Some points that come to mind:

  • Gandhi didn't have an agenda to free India from the British and hand it over to another country. This can't be called a freedom struggle. Particularly when the country itself has a far worse human rights record and thinks nothing of killing Kashmiris as a part of their strategic depth.
  • Gandhi did not have hoodlums 'enforcing' his protests.
  • Gandhi had protested Hindu-Muslim riots, and empathized with the pain of both, not led the persecutor.
  • Gandhi did not excuse violence as a part of the non-violent movement. The entire nationwide non-cooperation movement was called off at the peak of its success when ONE incident at Chauri Chaura resulted in clashes between the police and the protesters and three protesters died. Geelani, what's your score? If hot blood was resulting in stone pelting and deatths, what did you do to prevent those innocents from dying? To ensure that the morality of your movement was beyond reproach?
  • Most importantly, Gandhi was a protester himself - out there on the street, courting lathis, courting arrests, risking his life like any other Satyagrahi. When was the last time Geelani stood defiantly asking for his rights along with his people?
  • Gandhi did not expect the British to see to the safety of the protesters. Six decades later, Geelani still reacts with expectation of not evil from people whom he declares evil.
  • Gandhi was of the people. There was no threat in contradicting him. He lived their life, ate their food, suffered their suffering. Did Geelani go hungry this winter because he was busy protesting in the summer?

It is sad today that India's activists who claim to stand for the rights of the people apparently only stand for the rights of people already vocal against the state. It is sad that they legitimize this kind of corruption of not just India's image (which is comparitively minor) but the spirit defining one of the worlds most successful and ethical resistances that inspired movements around the world.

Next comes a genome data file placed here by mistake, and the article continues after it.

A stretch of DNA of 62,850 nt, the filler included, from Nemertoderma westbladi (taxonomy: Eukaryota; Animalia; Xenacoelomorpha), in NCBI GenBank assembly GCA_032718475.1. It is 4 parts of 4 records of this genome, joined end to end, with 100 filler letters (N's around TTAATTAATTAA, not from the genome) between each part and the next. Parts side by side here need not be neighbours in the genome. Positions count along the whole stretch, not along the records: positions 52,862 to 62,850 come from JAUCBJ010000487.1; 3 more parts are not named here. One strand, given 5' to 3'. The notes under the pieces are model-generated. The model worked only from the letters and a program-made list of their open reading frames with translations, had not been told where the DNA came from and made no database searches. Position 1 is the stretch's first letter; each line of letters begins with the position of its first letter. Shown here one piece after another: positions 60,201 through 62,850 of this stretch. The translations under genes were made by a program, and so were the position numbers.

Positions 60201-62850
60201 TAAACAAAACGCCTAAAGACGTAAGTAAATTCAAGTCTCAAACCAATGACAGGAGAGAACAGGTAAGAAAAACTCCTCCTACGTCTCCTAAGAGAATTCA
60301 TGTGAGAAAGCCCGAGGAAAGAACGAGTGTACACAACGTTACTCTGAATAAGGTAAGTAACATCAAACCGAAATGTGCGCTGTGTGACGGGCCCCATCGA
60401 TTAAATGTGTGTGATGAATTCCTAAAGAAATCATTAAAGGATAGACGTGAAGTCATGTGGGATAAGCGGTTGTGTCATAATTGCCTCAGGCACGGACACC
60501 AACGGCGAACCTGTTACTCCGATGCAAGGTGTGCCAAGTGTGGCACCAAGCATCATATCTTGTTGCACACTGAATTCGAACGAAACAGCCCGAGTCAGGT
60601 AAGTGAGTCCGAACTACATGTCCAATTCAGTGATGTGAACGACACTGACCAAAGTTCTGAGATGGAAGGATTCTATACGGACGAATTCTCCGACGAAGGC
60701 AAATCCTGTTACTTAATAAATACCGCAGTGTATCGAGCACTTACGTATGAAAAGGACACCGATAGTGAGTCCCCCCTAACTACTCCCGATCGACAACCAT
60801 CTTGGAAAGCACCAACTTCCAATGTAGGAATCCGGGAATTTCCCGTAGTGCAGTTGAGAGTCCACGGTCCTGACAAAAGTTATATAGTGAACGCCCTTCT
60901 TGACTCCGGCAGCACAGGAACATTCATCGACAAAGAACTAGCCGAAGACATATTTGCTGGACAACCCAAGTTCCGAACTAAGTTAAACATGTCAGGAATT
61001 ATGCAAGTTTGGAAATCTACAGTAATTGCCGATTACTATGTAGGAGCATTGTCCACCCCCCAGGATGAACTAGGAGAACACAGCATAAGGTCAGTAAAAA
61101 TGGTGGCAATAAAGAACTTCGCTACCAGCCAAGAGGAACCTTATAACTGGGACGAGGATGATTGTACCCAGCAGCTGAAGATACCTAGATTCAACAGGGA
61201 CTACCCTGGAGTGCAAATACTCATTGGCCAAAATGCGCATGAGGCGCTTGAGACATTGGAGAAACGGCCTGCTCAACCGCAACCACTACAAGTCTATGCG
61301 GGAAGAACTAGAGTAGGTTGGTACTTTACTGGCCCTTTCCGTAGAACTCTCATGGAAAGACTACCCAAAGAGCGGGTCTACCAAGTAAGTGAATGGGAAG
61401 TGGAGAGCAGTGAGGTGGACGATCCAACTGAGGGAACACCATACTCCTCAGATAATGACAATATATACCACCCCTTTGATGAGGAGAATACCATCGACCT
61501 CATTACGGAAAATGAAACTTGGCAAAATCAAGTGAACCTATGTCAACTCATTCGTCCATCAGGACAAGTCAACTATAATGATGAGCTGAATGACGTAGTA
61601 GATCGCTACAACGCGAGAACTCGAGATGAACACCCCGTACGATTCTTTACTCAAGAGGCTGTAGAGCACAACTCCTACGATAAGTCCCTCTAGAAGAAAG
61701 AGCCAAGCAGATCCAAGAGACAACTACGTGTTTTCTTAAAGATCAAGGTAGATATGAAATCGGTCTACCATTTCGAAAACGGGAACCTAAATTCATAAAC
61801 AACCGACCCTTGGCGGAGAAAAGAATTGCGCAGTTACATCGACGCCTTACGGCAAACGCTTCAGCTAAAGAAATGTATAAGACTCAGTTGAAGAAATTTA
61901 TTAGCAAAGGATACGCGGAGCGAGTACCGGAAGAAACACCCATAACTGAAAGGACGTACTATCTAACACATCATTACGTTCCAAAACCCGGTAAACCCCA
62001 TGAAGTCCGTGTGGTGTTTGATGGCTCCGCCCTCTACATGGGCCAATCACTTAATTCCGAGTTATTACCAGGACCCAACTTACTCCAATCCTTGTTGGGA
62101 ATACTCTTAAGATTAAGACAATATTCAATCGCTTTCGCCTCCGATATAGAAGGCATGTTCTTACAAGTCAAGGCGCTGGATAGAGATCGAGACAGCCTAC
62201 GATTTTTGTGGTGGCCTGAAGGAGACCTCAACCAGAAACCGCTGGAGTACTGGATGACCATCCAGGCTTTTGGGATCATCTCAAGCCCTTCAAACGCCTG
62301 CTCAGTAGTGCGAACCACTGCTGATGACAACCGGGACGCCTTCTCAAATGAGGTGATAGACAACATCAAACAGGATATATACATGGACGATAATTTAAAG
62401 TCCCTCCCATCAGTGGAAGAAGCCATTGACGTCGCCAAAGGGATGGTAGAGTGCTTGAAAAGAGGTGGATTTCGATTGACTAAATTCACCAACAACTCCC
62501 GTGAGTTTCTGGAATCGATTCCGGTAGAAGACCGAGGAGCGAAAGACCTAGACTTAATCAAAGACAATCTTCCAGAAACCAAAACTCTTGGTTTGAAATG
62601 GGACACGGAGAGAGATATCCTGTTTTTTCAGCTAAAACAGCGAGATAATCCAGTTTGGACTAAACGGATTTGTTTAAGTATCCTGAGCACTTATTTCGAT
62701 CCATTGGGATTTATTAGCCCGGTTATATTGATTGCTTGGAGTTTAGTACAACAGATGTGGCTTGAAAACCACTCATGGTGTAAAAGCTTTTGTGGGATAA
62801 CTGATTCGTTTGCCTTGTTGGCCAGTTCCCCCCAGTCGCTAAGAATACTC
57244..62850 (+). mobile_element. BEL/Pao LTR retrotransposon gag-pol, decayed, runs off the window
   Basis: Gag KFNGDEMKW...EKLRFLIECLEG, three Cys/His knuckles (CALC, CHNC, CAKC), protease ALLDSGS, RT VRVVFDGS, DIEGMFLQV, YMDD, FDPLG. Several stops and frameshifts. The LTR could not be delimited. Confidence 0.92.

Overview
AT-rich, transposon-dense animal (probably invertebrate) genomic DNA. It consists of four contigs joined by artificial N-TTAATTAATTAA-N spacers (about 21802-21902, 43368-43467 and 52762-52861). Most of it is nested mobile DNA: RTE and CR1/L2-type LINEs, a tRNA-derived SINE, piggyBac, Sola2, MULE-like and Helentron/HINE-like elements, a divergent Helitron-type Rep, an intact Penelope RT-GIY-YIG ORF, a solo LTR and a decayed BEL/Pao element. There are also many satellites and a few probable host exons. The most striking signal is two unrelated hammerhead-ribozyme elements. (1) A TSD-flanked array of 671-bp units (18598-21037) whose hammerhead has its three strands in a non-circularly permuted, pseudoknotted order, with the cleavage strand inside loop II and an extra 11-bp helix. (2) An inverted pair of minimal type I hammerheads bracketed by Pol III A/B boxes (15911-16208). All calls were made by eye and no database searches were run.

As long as Geelani sits at home and declares days of protest in full awareness that the protesters will face bullets, he is nothing more than your garden variety gangster manipulating local events for fun and profit. A leader assumes responsibility for the well being of his people, not sets them up for situations likely to risk their lives.

Yes, the soldiers have done many wrongs. Yes, India has been unable to find a political resolution so far. Yes, India is guilty of neglect. Yes Kashmir is suffering. This doesn't total up to a butcher who sets Kashmiris up for more suffering to be their hero.

When dead bodies are advertisements, there is some organization also profiting from the results of that advertisement. I doubt if it is the person who died, or the others lined up to become advertisements.

And no, I'm not a Congress supporter. The congress of today is irrelevant to Gandhis satyagraha movement.

No, I'm not a Gandhian with a pen either. I'm only looking at the leadership of one successful mass movement.

I AM a fan of the concept of Satyagraha, which is what I am defending.